As a community of priests endowed with authority by their prophet-king, the Mormons saw Joseph Smith not only as a revealer of divine truths but also as the intermediary initiating them into the kingdom of God. Smith became something more than a prophet; he began to assume the role of a savior. John Taylor, one of Smith's apostles whose account of the martyrdom of Joseph Smith is now part of the Mormon scriptural record, wrote that "Joseph Smith, the Prophet and Seer of the Lord, has done more, save Jesus only, for the salvation of men in this world, than any other man that ever lived in it" (D&C 135:3). The prophet-idea, as Joseph Smith developed it in his teaching and leadership of the Mormon community, proved flexible enough to grow from the possessor of a seerstone to the rival of Christ as the savior of humankind.


Written for "Religion in America," Professor David Hall, Harvard Divinity School, May 12, 2000.
1. From the section of Smith's History of the Church that the Church of Jesus Christ of Latter-day Saints canonized in 1880 as "Joseph Smith — History," in The Pearl of Great Price (52, verse 35). back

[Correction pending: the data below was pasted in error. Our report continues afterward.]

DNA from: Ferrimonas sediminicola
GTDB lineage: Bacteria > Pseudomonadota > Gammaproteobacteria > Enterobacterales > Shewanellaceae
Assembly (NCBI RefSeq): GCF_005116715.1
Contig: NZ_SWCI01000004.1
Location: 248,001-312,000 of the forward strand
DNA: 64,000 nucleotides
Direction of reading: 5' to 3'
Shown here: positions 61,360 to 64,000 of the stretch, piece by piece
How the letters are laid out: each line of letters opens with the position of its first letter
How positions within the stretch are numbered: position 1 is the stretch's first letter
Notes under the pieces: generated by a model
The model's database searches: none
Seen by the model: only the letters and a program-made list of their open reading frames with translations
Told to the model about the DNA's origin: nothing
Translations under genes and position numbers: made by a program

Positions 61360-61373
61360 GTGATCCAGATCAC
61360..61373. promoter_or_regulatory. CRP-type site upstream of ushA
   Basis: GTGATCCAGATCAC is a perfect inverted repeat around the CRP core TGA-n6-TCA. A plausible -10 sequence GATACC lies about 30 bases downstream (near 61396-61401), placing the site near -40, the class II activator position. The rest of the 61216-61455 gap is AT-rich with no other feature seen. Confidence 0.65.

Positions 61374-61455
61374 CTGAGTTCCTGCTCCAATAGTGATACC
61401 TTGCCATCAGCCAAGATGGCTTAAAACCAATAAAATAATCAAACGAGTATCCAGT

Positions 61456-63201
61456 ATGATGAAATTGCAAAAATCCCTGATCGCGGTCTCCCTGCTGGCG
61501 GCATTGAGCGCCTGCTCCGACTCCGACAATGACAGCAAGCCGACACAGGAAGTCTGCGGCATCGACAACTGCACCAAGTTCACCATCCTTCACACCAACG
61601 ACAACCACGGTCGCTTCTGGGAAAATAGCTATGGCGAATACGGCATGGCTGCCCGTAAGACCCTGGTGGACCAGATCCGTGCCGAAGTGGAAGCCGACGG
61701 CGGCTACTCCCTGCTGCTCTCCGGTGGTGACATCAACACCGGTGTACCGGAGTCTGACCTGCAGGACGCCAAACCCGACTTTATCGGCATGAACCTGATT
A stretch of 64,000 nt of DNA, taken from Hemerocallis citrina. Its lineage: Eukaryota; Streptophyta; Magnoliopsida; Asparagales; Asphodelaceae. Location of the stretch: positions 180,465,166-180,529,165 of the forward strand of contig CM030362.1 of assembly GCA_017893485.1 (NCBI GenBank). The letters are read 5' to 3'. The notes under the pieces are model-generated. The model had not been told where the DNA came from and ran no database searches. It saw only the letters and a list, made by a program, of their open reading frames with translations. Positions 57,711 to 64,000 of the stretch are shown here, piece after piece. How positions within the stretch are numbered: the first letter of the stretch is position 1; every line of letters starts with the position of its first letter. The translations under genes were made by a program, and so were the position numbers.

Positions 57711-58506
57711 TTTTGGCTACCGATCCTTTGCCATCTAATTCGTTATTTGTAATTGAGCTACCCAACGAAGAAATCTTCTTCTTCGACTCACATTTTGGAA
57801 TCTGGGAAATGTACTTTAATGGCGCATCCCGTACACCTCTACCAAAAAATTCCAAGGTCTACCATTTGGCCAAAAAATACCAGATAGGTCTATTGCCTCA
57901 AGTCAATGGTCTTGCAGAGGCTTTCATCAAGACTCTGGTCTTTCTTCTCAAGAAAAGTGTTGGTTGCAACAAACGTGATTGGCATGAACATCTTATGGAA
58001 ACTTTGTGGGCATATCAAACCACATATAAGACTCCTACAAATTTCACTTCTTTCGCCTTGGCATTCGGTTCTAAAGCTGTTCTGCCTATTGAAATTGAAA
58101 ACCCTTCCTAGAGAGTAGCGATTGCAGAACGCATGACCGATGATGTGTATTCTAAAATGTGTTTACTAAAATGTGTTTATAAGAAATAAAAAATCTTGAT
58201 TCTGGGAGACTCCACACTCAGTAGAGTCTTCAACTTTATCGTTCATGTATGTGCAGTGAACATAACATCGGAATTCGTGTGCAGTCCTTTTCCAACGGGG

Works Cited

John L. Brooke, The Refiner's Fire: The Making of Mormon Cosmology, 1644-1844. Cambridge University Press, 1994.
Doctrine and Covenants (D&C). "The Doctrine and Covenants of the Church of Jesus Christ of Latter-day Saints: containing revelations given to Joseph Smith ... with some additions by his successors in the presidency of the church." Salt Lake City: The Church of Jesus Christ of Latter-day Saints, n.d.
The Pearl of Great Price. "The Pearl of Great Price; a selection from the revelations, translations, and narrations of Joseph Smith, first prophet, seer and revelator to the Church of Jesus Christ of Latter-day Saints." Salt Lake City: The Church of Jesus Christ of Latter-day Saints, n.d.

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Philocrites | Copyright © 2000, 2001 by Christopher L. Walton